15. The law of evidence in our country is modeled on the rules of evidence which prevailed in English Law. In Kuruma v. The Queen 1955 AC 197 an accused was found in unlawful possession of some ammunition in a search conducted by two police officers who were not authorised under the law to carry out the search. The question was whether the evidence with regard to the unlawful possession of ammunition could be excluded on the ground that the evidence had been obtained on an unlawful search. The Privy Council stated the principle as under :
"The test to be applied, both in civil and in criminal cases, in considering whether evidence is admissible is whether it is relevant to the matters in issue. If it is, it is admissible and the Court is not concerned with how it was obtained".
This question has been examined threadbare by a Constitution Bench in Pooran Mal v. Director of Inspection 1974(1) SCC 345 and the principle enunciated therein is as under :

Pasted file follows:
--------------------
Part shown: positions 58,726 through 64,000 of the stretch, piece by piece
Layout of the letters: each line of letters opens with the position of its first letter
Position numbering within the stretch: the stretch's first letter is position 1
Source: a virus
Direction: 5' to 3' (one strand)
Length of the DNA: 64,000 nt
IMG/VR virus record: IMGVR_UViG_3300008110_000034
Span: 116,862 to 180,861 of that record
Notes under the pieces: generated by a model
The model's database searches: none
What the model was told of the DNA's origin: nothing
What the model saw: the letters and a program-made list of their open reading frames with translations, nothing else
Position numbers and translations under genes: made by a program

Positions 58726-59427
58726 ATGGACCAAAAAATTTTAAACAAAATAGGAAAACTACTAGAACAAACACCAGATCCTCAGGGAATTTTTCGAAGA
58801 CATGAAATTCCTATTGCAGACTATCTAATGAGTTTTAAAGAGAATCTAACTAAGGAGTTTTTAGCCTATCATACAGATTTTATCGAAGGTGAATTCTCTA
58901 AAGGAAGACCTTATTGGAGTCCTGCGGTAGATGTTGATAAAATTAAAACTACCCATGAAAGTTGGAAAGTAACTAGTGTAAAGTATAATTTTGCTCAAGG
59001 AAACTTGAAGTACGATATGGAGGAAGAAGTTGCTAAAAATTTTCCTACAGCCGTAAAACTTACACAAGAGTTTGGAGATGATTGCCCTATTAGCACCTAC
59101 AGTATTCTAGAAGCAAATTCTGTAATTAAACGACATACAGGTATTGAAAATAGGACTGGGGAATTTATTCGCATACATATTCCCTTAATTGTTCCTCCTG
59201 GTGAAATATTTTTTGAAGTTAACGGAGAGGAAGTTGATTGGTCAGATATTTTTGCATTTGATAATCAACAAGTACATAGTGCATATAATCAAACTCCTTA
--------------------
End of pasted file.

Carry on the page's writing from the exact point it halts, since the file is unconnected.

"If the Evidence Act, 1872 permits relevancy as the only test of admissibility of evidence, and, secondly, that Act or any other similar law in force does not exclude relevant evidence on the ground that it was obtained under an illegal search or seizure, it will be wrong to invoke the supposed spirit of our Constitution for excluding such evidence. Nor is it open to us to strain the language of the Constitution, because some American Judges of the American Supreme Court have spelt out certain constitutional protections from the provisions of the American Constitution. So, neither by invoking the spirit of our Constitution nor by a strained construction of any of the fundamental rights cane we spell out the exclusion of evidence obtained on an illegal search.